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Economics Question Help?

Hey, I found a past paper question -

A government takes decisions to target a budget surplus, this is an example of:

a) Contractionary monetary policy
b) Discretionary fiscal policy
c) Expansionary fiscal policy
d) Expansionary monetary policy

Immediately, I eliminated monetary policy (so not A or D), leaving B or C. From the phrasing of the question, I am lead to believe that it means REDUCING/REMOVING a budget surplus. Hence I put C (less tax, more spending = lower surplus/deficit). However, mark scheme says B - Why?
Original post by crashcody
Hey, I found a past paper question -

A government takes decisions to target a budget surplus, this is an example of:

a) Contractionary monetary policy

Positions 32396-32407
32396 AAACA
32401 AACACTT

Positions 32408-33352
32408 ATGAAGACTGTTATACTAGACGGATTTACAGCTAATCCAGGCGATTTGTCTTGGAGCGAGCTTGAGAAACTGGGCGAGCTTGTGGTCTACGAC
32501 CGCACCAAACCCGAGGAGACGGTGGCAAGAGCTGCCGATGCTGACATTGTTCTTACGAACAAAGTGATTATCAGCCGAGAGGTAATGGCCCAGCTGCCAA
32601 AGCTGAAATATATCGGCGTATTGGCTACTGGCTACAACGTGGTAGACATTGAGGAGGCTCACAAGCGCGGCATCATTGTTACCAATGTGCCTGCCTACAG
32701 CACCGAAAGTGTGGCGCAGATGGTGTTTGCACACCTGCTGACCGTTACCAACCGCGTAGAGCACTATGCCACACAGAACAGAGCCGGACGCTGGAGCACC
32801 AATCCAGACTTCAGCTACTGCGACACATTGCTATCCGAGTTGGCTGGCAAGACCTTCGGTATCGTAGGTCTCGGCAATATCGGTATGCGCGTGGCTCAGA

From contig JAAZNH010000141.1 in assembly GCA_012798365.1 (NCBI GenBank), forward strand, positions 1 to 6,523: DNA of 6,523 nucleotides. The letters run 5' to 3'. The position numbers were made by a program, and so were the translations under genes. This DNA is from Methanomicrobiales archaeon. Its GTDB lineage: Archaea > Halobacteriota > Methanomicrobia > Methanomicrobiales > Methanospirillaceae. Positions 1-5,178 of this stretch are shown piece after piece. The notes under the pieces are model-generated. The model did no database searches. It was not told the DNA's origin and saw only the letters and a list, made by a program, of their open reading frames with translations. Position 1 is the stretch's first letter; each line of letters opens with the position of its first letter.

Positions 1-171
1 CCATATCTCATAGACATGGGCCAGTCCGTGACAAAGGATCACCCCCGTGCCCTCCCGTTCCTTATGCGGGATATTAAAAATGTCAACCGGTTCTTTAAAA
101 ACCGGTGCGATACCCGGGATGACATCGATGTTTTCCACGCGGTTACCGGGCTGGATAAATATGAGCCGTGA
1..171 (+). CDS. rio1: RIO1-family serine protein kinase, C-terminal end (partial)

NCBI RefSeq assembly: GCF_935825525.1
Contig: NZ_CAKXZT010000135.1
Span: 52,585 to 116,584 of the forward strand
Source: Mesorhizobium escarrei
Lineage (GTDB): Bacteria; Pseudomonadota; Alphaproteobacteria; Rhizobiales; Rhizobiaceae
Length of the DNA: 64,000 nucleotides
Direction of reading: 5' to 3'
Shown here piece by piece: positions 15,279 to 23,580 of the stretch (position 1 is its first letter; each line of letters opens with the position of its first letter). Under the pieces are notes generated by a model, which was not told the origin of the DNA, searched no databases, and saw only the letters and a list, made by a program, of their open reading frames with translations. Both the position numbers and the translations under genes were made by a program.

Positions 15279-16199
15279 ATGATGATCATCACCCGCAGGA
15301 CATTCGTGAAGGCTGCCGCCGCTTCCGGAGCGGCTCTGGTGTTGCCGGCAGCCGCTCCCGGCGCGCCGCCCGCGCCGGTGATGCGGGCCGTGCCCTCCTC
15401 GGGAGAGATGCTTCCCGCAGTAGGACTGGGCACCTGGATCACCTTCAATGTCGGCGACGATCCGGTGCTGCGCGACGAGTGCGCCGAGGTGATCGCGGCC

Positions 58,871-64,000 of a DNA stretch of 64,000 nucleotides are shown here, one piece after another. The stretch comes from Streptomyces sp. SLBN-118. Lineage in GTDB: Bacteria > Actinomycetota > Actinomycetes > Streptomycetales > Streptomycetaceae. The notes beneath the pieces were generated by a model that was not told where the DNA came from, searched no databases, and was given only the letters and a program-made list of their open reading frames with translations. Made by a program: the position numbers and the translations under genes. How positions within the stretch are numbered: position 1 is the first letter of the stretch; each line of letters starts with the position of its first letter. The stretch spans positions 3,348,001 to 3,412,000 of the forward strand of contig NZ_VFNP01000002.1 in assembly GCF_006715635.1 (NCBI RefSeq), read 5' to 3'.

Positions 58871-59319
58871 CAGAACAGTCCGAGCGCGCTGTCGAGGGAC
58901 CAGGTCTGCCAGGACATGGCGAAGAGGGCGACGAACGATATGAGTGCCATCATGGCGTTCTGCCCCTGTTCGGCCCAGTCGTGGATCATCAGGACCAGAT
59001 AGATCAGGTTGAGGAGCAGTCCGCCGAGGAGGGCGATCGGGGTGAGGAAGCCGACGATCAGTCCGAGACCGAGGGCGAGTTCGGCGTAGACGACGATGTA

b) Discretionary fiscal policy
c) Expansionary fiscal policy
d) Expansionary monetary policy

Immediately, I eliminated monetary policy (so not A or D), leaving B or C. From the phrasing of the question, I am lead to believe that it means REDUCING/REMOVING a budget surplus. Hence I put C (less tax, more spending = lower surplus/deficit). However, mark scheme says B - Why?

I would read it as "to target a budget surplus" means that the aim is a budget surplus.
(edited 2 years ago)
Reply 2
Original post by BlueChicken
I would read it as "to target a budget surplus" means that the aim is a budget surplus.

Ok, that makes sense, thank you. I think I am used to it being the other way round (etc 'Target a budget deficit' would refer to removing one'), oops : )
Original post by crashcody
Ok, that makes sense, thank you. I think I am used to it being the other way round (etc 'Target a budget deficit' would refer to removing one'), oops : )

yes, it's not really the best wording. It would be helpful if it said " the government is aiming for a budget surplus. What is the best policy to achieve this?" or something like that. Good luck with it!

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